But then, during the supper, Jesus gets up from the table. He takes off his outer robe, and tied a towel around himself. Then he poured water into a basin and began to wash the disciples’ feet and to wipe them with the towel that was tied around him.
What a strange thing for Jesus to do. During the supper, like just after the soup and salad course while they are waiting for the entrée, Jesus gets up and starts washing his disciples’ feet. He has interrupted the meal. Why wasn’t this foot washing done before now?
First century Palestine was a dirty and dusty place. Everyone walked everywhere. So, typically a bowl of water and towel would be available by the door of a home and each person would wash their own feet upon entering. Those with greater means might have a servant perform this task on special occasions, like a dinner party with a traveling rabbi who has come to Jerusalem for the Passover. However, the host of a dinner would never stoop so low as to wash his guests’ feet. And certainly not once the meal has already begun. And yet, here is Jesus crawling around on the floor, half naked, with a bowl and a towel washing feet. Peter’s initial refusal, “You will never wash my feet!” reveals how shocking and uncomfortable this whole episode really is.
And even worse - when Jesus is finished, twenty-four feet bathed; even the feet of the one who would betray him, even the feet of the one who would deny him; the entrée course now getting cold on the table; Jesus commands his disciples to do likewise. “So if I, your Lord and Teacher, have washed your feet, you also ought to wash one another’s feet.”
Now, my friends, we do not do a lot of foot washing in the church today, at least here at Reid Memorial. But we do care for one another in other ways. It might be prayers or a card; a phone call or a text; sitting in the waiting room or bringing a meal; joining the pew of someone sitting alone or sharing a moment of celebration. Jesus loved his disciples until the end, so he washed their feet. We love one another, so we serve in small but significant ways.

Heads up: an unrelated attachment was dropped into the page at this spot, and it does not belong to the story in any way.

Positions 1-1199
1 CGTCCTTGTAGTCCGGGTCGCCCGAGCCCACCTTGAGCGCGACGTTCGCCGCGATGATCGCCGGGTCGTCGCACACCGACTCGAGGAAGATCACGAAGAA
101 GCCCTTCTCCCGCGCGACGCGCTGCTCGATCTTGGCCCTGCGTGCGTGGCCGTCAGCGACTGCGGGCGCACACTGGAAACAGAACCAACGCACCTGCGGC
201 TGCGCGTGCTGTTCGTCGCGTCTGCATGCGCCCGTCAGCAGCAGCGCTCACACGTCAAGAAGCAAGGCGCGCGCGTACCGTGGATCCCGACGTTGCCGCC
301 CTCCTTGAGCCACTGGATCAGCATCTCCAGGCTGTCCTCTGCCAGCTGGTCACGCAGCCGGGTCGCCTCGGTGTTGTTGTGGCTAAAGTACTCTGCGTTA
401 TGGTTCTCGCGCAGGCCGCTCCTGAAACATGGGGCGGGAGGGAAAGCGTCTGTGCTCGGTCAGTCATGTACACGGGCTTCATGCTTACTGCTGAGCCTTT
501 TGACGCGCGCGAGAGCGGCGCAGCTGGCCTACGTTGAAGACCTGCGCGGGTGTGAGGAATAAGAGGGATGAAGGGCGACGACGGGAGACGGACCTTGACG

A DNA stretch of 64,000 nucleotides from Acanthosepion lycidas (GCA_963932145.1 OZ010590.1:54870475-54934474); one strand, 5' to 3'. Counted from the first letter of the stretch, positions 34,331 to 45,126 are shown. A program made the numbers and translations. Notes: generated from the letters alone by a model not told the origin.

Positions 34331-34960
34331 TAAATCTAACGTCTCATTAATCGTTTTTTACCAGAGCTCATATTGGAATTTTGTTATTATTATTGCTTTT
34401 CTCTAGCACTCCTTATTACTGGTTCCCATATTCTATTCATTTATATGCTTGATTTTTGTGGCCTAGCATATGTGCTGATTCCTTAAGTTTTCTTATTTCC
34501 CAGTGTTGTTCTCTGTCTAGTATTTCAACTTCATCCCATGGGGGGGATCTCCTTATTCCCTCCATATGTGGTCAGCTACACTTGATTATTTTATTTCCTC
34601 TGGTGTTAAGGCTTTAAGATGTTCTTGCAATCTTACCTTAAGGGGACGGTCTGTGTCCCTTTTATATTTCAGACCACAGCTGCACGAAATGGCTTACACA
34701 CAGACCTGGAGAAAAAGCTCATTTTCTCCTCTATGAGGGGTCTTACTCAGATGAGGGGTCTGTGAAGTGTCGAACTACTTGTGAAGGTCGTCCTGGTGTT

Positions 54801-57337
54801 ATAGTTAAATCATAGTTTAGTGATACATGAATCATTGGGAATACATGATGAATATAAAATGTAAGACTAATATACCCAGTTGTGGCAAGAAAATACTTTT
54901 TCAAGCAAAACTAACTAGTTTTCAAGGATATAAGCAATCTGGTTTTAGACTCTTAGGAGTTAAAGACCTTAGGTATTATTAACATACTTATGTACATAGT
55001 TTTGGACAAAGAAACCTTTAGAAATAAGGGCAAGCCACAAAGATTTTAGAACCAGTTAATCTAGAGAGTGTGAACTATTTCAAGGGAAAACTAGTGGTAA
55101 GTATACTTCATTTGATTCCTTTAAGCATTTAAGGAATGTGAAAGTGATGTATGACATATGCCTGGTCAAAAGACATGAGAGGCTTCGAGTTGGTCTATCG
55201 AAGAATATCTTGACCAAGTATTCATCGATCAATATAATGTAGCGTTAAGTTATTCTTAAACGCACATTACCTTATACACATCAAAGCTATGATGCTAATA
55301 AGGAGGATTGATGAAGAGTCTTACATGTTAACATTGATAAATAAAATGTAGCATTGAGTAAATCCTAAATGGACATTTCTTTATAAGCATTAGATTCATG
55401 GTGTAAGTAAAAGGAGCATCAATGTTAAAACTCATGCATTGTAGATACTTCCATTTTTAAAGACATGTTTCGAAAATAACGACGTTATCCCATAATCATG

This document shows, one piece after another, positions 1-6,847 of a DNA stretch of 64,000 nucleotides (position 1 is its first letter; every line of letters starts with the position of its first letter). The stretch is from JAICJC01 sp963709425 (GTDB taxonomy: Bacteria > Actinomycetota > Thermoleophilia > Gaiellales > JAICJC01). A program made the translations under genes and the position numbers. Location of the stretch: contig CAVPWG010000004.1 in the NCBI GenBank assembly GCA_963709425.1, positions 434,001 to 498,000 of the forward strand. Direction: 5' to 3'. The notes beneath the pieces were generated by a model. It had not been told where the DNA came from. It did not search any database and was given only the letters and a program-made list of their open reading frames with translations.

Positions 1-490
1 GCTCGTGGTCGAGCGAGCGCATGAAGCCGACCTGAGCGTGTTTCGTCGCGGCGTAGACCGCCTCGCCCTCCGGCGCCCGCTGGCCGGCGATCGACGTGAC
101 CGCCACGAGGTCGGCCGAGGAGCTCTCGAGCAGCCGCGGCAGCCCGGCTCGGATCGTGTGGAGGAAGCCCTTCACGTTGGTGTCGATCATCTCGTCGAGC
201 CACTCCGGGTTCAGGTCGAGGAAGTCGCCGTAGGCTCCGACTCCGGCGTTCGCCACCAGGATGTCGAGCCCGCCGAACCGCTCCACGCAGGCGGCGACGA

That brings me back to the cathedral. On Monday, another pastor friend of mine reminded me of this story:
It happened that a traveler came to France to see the great the cathedral that was being built there. Arriving at the end of the day, he went to the site just as the workers were leaving for home. He asked one man, covered with dust, what he did there. The man replied that he was a stone mason, he spent his days carving rocks. Another man, when asked, said he was a glassblower who spent his days making slabs of colored glass. And still another workman replied that he was a blacksmith who pounded iron for a living. Wandering into the deepening gloom of the unfinished edifice, the traveler came upon an older man armed with a broom, sweeping up the stone chips, and wood shavings, and glass shards from the day’s work. “What are you doing?” the traveler asked. The man paused, leaning on his broom, looked up toward brilliant windows and soaring arches and replied, “Me? I’m building a cathedral for the glory of Almighty God!”
Having loved his own who were in the world, Jesus loved them to the end. He interrupted their dinner to wash their feet. And after he had washed their feet, had put on his robe, and had returned to the table he said to them, “I have set you an example, that you also should do as I have done to you.”
My friends, interrupt your life to love and serve one another. For in small but significant ways we are building a cathedral for the glory of Almighty God!